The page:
Community Activism Pairs With Oaxacan Fare
Walk into the doors of 308 Willis Avenue and your senses will immediately shift from the loud police sirens and weathered brick walls of the no-longer-forgotten Mott Haven neighborhood to the equally dramatic stimulus of dinner plates clinking, grills sizzling and the brightly painted purple walls of La Morada.
Since 2009 this family-owned establishment has been leveraging delicious Mexican fare to build community, promote activism and secure the future of Bronx residents. At first glance, La Morada looks like any other food place in the ’hood with its no-frills approach to giving people great food at a decent price. However, at a closer look, one is intrigued by the lending library neatly tucked away in the back, as well as the mobilizing posters summoning resistance with their anti-globalization and pro-immigration slogans, as well as abstract paintings invoking the primal instincts of many a consumer.
“Many venture to La Morada for the mole,” I share with Yajaira Saavedra, daughter of the owners, tasked with the duty of helping me understand the flavors—metaphorical and literal—of La Morada, “but others are captivated by your stance on immigration and resistance. Why bring activism to the place where you eat?”
“The activism came first,” Yajaira—or Ya Ya for short—says with a slight chuckle.
“We just wanted to create a place of our own, a place where our people wouldn’t be exploited, where we could take ownership.”
The concept of La Morada came to Yajaira’s father, Antonio Saavedra, in a dream. “La Morada” translates to “house of rest” and also to the color purple, which explains the décor of freshly cut flowers that play off of the surrounding royal pigment. It was some years ago that her father was sleeping and dreamt of a place where all people, regardless of where they were born, would be able to take respite while nourishing mind and body.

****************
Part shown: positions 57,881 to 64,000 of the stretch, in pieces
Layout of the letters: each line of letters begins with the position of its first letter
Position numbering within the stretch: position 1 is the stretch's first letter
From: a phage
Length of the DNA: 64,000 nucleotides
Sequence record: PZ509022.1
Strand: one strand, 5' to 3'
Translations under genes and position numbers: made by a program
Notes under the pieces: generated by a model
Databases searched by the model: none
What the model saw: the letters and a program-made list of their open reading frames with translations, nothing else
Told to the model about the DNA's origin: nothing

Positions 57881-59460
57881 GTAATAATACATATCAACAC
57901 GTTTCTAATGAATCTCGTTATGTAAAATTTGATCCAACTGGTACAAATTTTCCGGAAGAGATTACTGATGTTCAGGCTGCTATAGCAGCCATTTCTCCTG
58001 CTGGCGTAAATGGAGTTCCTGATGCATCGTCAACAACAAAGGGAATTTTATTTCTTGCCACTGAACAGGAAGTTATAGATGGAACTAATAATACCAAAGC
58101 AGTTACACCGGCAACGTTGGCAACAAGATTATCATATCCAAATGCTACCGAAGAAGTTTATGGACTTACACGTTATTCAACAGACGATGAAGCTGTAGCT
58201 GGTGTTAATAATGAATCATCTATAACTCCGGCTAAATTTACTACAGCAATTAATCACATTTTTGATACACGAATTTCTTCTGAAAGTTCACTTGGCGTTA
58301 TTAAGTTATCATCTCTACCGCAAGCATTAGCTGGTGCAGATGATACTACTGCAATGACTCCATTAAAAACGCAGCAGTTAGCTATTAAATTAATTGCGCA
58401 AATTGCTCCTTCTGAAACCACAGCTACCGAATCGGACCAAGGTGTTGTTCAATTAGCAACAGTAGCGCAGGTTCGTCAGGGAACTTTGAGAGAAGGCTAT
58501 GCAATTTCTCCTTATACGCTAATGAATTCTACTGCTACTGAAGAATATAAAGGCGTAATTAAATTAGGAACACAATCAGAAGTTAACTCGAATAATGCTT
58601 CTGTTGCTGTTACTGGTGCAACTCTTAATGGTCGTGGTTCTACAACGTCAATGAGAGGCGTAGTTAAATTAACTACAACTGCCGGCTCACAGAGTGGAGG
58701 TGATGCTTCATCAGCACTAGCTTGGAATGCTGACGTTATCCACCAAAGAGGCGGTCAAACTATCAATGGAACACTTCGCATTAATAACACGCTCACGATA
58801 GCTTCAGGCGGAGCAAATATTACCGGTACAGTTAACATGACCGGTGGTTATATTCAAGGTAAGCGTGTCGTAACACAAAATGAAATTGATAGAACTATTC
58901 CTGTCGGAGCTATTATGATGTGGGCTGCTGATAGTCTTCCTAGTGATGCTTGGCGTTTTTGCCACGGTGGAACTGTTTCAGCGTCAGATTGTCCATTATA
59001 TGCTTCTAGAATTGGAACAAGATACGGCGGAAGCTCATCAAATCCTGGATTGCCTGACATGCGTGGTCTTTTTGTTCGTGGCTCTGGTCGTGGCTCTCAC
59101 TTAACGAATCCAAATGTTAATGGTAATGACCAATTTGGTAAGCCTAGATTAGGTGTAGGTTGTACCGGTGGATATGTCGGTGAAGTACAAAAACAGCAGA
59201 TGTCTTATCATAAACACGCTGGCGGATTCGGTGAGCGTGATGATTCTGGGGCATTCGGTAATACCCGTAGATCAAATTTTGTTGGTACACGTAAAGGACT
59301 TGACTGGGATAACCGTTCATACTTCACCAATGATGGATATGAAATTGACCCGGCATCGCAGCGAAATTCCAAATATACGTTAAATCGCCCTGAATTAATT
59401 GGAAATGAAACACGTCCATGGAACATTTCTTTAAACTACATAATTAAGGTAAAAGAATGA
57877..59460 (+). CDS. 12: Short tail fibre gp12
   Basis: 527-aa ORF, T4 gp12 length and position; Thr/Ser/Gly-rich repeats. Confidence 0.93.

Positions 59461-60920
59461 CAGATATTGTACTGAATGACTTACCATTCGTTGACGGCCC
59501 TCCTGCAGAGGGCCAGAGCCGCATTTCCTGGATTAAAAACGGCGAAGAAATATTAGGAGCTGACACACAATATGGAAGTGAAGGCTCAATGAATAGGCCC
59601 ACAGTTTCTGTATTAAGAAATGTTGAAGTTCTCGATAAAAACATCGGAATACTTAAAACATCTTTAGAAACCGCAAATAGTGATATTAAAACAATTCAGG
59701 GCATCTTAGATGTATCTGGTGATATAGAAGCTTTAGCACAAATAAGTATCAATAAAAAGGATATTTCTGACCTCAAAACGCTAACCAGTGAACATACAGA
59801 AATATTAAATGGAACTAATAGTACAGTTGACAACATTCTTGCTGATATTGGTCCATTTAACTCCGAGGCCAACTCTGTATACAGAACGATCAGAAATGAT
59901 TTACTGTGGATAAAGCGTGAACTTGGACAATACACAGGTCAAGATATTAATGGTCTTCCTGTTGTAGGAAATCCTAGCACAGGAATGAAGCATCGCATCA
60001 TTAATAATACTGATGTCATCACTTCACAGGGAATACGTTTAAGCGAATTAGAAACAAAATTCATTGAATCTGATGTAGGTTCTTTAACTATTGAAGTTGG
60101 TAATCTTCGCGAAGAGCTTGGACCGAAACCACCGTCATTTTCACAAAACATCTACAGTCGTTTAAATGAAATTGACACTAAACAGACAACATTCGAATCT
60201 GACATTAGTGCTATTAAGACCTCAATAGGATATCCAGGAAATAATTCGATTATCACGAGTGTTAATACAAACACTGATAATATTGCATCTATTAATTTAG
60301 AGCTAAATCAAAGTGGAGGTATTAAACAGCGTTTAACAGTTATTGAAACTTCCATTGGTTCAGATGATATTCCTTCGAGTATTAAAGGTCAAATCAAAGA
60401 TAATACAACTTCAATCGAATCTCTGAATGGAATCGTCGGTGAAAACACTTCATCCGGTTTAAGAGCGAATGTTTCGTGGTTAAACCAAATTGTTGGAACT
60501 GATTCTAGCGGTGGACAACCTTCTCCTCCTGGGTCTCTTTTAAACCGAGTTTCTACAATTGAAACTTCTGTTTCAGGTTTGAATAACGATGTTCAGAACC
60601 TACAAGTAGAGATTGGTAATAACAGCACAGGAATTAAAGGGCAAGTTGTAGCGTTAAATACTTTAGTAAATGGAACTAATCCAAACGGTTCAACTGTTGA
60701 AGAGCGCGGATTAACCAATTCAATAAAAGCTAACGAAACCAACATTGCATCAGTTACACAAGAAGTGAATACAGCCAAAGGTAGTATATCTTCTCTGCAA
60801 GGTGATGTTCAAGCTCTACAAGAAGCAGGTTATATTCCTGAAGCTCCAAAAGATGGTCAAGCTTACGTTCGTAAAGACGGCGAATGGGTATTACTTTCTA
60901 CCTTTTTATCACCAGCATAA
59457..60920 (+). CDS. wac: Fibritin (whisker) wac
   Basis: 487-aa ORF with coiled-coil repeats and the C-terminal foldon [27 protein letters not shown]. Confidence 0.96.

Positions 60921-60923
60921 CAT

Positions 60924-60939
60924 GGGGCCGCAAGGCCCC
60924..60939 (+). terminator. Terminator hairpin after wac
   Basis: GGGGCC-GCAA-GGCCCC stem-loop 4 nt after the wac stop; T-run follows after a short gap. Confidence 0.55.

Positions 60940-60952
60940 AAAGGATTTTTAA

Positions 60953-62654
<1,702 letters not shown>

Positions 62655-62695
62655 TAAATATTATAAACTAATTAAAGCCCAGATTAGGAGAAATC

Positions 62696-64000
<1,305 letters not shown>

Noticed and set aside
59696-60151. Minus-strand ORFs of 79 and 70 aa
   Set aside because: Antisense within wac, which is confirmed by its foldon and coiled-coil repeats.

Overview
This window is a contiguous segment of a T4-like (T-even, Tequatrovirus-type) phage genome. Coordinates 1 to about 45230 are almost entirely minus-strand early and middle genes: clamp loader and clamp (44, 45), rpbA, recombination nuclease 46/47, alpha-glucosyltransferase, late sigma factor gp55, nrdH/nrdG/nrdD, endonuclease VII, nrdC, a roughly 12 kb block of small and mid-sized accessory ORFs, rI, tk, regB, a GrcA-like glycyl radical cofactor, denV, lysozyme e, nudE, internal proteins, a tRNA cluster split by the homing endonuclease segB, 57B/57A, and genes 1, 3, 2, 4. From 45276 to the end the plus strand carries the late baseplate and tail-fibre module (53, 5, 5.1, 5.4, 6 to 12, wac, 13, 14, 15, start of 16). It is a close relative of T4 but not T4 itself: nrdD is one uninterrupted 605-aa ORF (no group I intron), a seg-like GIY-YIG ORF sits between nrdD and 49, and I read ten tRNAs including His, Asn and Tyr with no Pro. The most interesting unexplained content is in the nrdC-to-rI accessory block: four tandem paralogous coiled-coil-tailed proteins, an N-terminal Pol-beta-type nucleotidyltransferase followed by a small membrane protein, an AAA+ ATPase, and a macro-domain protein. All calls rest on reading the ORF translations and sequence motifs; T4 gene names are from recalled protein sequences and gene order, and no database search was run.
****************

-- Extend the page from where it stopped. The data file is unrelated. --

La Morada has publicly declared itself a modern-day sanctuary for people from all walks of life—immigrant or Bronx native—to work and enjoy high-quality meals. This effort lives in the bones of the restaurant as a not-so-silent act against the often confusing and harsh immigration policies that have roiled American politics for quite some time now.
Every ingredient of every meal celebrates the ancient, breathtaking history of the Oaxaca people from which La Morada finds its roots. Highlighting their history has become an intelligible act of endurance in the battle to preserve Mexican and local Bronx culture. Even as adjacent neighborhoods or businesses cannot seem to fight with the same fervor, La Morada maintains the matters of sustainability, preservation and defiance at the epicenter of its existence.
“We think about every step when preparing our food,” says Yajaira. “We never forget our native roots, and we believe that by honoring our history, we are nurturing people—especially their spirits. Emotions are transferred onto food, you know.”
And she is right! Every component is thoughtfully cleansed, handled, chopped and cooked with the utmost care, and with most of the ingredients locally sourced, La Morada’s efforts to end the Bronx’s “food apartheid,” as Yajaira calls it, become more apparent.
The quiet matriarch, head chef and part-owner, Natalia Mendez, emits her presence to every corner of La Morada. Her spirit infuses every meal, with all of the employees following her lead, attempting to emulate her prominent grace in everything that they do.
Mendez and her husband migrated from Mexico in the early 1990s with their two eldest children. Her son, Marco Saavedra, is the restaurant’s host and resident poet, managing the variety of reading materials available in their lending library, and curates the virtual library found on their website. There you can find a list of books he recommends with a note to readers reminding them that sharing is encouraged. Marco is also a published poet with his book, Shadows then Light, proudly on display.
Marco’s spirit–not unlike the heart of La Morada—is also rooted in his work as an activist. He is a member of the Dream 9, a group of young, undocumented activists who journeyed back to Mexico and reentered the United States illegally in 2013. He documented this expedition on Tumblr, detailing every moment of the journey, providing an inside perspective to immigration and what it means to be undocumented in the United States.
The youngest of their adult children, Carolina, can be found close by her mother, cooking, cleaning and intuitively buttressing the commitment to exceptional, affordable cuisine and political consciousness in the Bronx.
The menu features a number of moles, the signature sauces of Oaxacan cuisine, varying in colors and aromas. The mole Oaxaqueño is the most distinguished for its deep cultural roots and the unforgettable combination of seven dried peppers, making it (when executed perfectly) a rarity in the New York food scene.
Some recommendations when you visit La Morada are the sopes, the mole pipian rojo con puerco (red pipian sauce on pork ribs) and something particularly fresh for this spring season: camarones en salsa verde y nopales (shrimp in green sauce and cactus).